Why do you feel it is important that the “messaging system” know anything about the message? It is commonly accepted that you should transform from native to common as soon as possible, and from common to native as late as possible, so that the message spends most of it’s time in the common format. Is it not a valid argument that only the producer and consumers of the data really care about the specific type? Moreover, isn’t it a valid argument that until the message is consumed, it doesn’t have any context, and therefore could potentially be treated an infinite number of ways; the consumer, or the producer actually apply the context, it is then that the data takes on meaning, for that context. Messaging systems add their own metadata (generally) to messages, so they can perform their required functions, but why would they care about the message data itself. I offer that strong typing should occur at the service boundaries.

    BTW. Good to see that you’ve continued your committment to the community, even after moving on. I wish you well in your endeavors.

  5. Hey Curt, I was waiting to hear from you guys.

    I find it important that my service has an actual, meaningful contract. If I look at the basic tenets of exposing a service, I need to define a contract that explains the details of the service. Otherwise there are no clear instructions as to how to use the service, what encoding or security restrictions exist (or what security holes have been opened), possible responses, etc. Agreed that the bus itself shouldn’t care too much about the types it processes, but I want to prevent garbage or invalid messages from hitting the bus in the first place. Hence, a contract. I wouldn’t write a component that took in a “string” consisting of an XML document and was called “DoSomething(string xml)” because it’s confusing and lazy. I personally like my service signatures to be complete and clear.

    Again, back to the ESB, sure, once a message is in the bus it gets fanned out all over, converting formats and types along the way. But I’m just not in love with having my ENTRY into the bus being a “loosey goosey” (Anti-Pattern: http://msdn2.microsoft.com/en-us/library/ms954638.aspx) service contract. I think there are certain cases where this pattern is ok and isn’t too objectionable, but I wouldn’t want to sacrifice straightforward architecture for developer/administrative simplicity.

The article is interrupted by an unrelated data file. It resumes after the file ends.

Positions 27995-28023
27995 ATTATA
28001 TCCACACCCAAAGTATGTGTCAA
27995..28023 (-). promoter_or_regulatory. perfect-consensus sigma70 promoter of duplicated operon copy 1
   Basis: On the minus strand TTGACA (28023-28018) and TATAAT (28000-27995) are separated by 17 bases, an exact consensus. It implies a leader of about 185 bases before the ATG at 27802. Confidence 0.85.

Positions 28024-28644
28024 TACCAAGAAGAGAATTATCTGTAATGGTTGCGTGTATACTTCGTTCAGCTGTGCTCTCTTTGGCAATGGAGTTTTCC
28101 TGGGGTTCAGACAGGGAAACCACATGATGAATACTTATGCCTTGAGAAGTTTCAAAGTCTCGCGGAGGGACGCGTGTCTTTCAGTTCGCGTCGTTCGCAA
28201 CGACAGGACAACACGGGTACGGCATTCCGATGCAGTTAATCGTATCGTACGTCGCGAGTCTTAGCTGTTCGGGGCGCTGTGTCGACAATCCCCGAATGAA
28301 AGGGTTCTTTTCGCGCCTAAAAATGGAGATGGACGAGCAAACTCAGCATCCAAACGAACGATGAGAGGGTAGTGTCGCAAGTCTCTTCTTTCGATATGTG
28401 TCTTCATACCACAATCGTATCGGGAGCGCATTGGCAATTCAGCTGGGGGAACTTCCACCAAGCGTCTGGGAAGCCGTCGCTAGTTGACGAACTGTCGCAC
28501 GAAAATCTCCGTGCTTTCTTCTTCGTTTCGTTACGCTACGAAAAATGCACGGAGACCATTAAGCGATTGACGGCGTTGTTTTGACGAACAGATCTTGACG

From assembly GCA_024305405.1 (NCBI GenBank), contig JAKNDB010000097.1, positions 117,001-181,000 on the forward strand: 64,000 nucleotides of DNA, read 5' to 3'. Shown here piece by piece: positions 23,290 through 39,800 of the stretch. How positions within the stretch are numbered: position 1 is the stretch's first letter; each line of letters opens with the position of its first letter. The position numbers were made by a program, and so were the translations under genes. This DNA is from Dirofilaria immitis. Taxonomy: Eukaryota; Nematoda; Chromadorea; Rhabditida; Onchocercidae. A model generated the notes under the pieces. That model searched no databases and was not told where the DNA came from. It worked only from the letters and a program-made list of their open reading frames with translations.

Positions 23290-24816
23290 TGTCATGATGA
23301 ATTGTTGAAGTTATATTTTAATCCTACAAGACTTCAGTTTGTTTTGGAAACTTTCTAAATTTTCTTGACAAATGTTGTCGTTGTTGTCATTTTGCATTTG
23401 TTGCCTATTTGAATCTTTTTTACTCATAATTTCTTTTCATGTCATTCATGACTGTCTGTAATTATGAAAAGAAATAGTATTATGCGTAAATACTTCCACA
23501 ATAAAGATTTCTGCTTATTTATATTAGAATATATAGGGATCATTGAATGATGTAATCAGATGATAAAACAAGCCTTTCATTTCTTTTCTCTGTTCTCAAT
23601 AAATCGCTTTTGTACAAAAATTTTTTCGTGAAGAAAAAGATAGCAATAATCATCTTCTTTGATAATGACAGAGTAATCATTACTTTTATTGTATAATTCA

6. Hi,

    I found your post very interesting and I was wondering if there is any chance you can pass along some code…
    That would be more than appreciated.

    Regards,
    D

  7. Hey Dan,

    Anything in particular you’re looking for that I didn’t include in the post itself?

  8. Well what I am looking for is indeed some sort of validation service but that return the entire validation errors, does not stop on the first error… Please, can you point me maybe into some resources on the web? Thanks,Dan

  9. You could consider using the BRE to validate a message for business conditions, and build up a list of exceptions encountered.

Leave a Reply

Fill in your details below or click an icon to log in:

WordPress.com Logo

You are commenting using your WordPress.com account. Log Out / Change )

Twitter picture

You are commenting using your Twitter account. Log Out / Change )

Facebook photo

You are commenting using your Facebook account. Log Out / Change )

Google+ photo

You are commenting using your Google+ account. Log Out / Change )

Connecting to %s

%d bloggers like this: